The signal-to-noise ratio γ characterizing the composite signal input to the demodulator is given for the BPSK case as γ(t)=A(t)/σ_{N} ^{2}(t). Writing equation (Eq.21) in terms of γ and remembering equation (Eq.3) gives
where the density function p(E,θ_{E}) is now written as a conditional probability density p(E,θ_{E}|γ,θ_{i},σ_{N}) governing the values of E and θ_{E }conditioned on the values of γ, θ_{t}, and σ_{N}. This is done with the hope of being able to obtain an expression, using equation (Eq.22), connecting the measurable values of E and/or θ_{E }at the output of the demodulator only to the associated value for γ, thus allowing one to statistically estimate γ from such easily measured values.
Having secured the above relationship governing the probability density of the envelope and phase of the composite signal, i.e., E and θ_{E}, and the prevailing values of the signal-to-noise ratio γ, the variance of the noise power σ_{N} ^{2}, and the phase state of the transmitted signal θ_{t}, one can obtain two relationships involving measurable statistics of E, or θ_{E}, and γ. For example, one can obtain the statistics, conditioned on the value for γ, that describe the composite signal envelope over all possible signal phase states simply by summing equation (Eq.22) over the two possible values for θ_{i}(t) and integrating over all possible values of the phase θ_{E}, using the following integral taken from I. S. Gradshteyn and I. M. Ryzhik, Table of Integrals, Series, and Products (Academic Press, New York, 1980). Eq.(3.534.2) (“Gradshteyn”):
which is a form of the well-known generalized Rayleigh distribution for the bi-phase signal envelope. Although this expression is useful for many purposes, it is not sufficient for the estimation of the quantity γ from measurable statistics involving E(t) since, as can be seen from equation (Eq.23), it explicitly involves the parameter σ_{N} ^{2}. Thus, using such an approach, one must know, a priori, the prevailing values of σ_{N} ^{2}. Further consideration shows that this must be the case since the noise n(t) has two degrees of freedom which contributes to the composite signal envelope, i.e., N(t) and θ_{N}(t), as seen from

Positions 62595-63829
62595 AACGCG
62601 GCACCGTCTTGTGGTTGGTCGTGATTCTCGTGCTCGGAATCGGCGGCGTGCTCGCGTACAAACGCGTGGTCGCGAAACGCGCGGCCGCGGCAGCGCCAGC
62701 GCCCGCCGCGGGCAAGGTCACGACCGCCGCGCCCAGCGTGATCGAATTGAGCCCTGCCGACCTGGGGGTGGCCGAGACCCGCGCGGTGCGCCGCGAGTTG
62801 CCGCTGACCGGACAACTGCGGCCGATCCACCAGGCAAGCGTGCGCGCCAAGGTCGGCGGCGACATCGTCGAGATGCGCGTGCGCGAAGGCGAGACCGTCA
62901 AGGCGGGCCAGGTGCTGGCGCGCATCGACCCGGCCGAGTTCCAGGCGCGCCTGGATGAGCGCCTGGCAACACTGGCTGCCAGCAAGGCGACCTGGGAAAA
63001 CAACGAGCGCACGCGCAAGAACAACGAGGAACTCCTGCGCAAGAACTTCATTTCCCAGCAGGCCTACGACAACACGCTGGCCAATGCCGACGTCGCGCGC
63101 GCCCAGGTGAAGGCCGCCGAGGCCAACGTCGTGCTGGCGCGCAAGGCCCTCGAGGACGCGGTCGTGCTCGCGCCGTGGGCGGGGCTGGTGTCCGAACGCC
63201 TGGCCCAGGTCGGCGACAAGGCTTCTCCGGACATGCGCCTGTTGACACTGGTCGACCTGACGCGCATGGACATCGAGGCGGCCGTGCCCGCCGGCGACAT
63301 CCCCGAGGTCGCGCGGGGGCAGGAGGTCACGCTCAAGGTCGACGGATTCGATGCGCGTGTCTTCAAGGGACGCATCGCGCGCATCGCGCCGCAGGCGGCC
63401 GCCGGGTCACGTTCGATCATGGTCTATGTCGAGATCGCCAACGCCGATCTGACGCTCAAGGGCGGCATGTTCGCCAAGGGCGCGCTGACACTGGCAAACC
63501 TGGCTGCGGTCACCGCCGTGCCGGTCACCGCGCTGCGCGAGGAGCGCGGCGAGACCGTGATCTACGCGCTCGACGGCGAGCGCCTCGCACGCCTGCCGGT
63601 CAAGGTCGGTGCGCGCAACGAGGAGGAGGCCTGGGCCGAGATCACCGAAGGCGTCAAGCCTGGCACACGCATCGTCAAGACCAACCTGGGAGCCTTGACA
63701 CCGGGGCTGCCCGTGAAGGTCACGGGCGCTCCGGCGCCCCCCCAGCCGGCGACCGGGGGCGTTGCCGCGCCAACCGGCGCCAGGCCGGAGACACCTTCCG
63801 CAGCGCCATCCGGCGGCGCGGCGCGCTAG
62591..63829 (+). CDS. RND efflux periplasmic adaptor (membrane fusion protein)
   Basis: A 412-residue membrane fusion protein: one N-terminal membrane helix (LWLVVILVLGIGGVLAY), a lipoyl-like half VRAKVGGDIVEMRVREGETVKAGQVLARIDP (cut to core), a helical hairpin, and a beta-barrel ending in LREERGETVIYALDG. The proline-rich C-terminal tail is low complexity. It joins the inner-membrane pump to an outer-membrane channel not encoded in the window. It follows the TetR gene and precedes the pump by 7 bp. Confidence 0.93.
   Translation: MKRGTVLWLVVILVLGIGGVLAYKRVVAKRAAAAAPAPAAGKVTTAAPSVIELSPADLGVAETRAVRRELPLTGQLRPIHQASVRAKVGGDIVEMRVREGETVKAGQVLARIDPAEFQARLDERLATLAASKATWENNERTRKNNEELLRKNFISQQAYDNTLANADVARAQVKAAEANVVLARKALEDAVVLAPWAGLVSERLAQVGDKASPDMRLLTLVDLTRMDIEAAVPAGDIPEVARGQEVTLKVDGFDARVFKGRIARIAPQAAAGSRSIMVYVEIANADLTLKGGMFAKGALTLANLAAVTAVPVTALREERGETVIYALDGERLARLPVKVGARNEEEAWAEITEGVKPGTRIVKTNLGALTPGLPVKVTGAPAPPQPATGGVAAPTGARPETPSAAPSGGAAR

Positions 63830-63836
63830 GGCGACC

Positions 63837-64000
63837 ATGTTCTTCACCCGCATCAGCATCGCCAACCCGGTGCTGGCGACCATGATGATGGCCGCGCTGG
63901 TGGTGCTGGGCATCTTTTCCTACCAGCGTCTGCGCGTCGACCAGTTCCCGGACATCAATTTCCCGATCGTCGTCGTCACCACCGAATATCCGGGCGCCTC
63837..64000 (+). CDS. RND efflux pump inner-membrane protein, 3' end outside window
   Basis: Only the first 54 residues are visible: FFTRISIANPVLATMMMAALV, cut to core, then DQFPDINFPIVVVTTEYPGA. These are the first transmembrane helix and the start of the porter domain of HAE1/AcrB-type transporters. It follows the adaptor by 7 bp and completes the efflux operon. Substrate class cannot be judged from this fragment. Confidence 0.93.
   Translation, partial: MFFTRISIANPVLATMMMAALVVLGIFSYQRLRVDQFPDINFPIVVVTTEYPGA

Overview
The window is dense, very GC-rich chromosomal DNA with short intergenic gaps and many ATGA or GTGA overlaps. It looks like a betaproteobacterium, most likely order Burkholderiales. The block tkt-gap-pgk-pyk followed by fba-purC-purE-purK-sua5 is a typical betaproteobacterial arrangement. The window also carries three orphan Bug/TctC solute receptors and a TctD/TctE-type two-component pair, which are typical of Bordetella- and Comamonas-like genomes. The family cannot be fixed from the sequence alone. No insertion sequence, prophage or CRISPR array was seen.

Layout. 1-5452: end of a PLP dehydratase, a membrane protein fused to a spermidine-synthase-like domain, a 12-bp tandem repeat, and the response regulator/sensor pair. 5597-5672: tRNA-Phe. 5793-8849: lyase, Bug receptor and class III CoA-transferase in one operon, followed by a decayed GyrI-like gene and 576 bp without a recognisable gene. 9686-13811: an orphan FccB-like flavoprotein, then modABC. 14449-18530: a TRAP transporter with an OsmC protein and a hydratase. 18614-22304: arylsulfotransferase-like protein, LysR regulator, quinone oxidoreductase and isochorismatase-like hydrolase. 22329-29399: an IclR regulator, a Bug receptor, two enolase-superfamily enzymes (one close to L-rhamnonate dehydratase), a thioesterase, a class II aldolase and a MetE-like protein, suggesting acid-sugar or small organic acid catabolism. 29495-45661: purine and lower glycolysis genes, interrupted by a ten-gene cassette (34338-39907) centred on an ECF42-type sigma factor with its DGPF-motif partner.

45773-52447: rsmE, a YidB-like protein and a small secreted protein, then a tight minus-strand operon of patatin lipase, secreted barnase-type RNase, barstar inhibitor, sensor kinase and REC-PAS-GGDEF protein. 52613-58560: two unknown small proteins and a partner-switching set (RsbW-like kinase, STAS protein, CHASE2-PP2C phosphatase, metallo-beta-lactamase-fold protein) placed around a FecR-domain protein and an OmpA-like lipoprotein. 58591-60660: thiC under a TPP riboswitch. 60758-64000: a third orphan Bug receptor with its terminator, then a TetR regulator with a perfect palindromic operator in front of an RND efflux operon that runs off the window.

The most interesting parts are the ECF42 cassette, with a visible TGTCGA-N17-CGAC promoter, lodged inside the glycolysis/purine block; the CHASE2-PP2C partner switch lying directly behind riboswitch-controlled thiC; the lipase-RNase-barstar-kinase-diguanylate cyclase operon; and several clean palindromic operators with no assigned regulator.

However, if one considers statistics that describe the composite signal phase error θ_{E}(t) by summing equation Eq.(22) over the two possible values for θ_{i}(t) and integrating over all possible values of the signal envelope E(t), one obtains (e.g., using Gradshteyn, Eq.(3.562.4))
where the third integral results from the change of variables r≡E/σ_{N }and erf( . . . ) in the fourth line is the ‘error function’ or probability integral defined by
This formulation does not involve any a priori information other than the signal-to-noise ratio γ. Thus, equation (Eq.24) gives a relationship involving the conditional probability density of the phase of the demodulator output given a value for the signal-to-noise ratio γ of the composite signal, with no other a priori information necessary. This expression is indeed a candidate for the basis of estimating γ from knowledge of values for θ_{E}. The proper mathematical foundation for this procedure will now be given.
The Maximum Likelihood Estimation of Signal-to-Noise Ratio from Phase Measurements of the BPSK Demodulator Input
Equation (Eq.24), giving the conditional probability density governing the values of θ_{E }given a prevailing value for γ, can formally be written in the opposite sense, i.e., a conditional probability density governing the values of γ given a prevailing value for θ_{E}, viz.,
Although not explicitly shown in equation (Eq.25) for notational simplicity, all signal components that enter into this expression are still functions of time, θ_{E}=θ_{E}(t), etc. Assuming that a time series of statistically independent phase measurements θ_{E}(t_{1}), θ_{E}(t_{2}), . . . , θ_{E}(t_{k}) can be obtained from the composite signal input to the demodulator that subtend a time interval Δt=t_{k}−t_{1 }whose value is small enough such that γ(t) and σ(t) can be taken to be constant in Δt, one can use equation (Eq.25) to obtain a probability density function conditioned on the series of phase measurements given by
From this, one can form the likelihood functional defined by
According to the method of maximum likelihood, the corresponding estimate γ* of γ is found from this functional as that value of γ for which L( . . . ) is a maximum. Hence, the estimate γ* of γ which prevails over the set of phase measurements θ_{E}(t_{1}), σ_{E}(t_{2}), . . . , θ_{E}(t_{k}), of a BPSK modulated signal is given by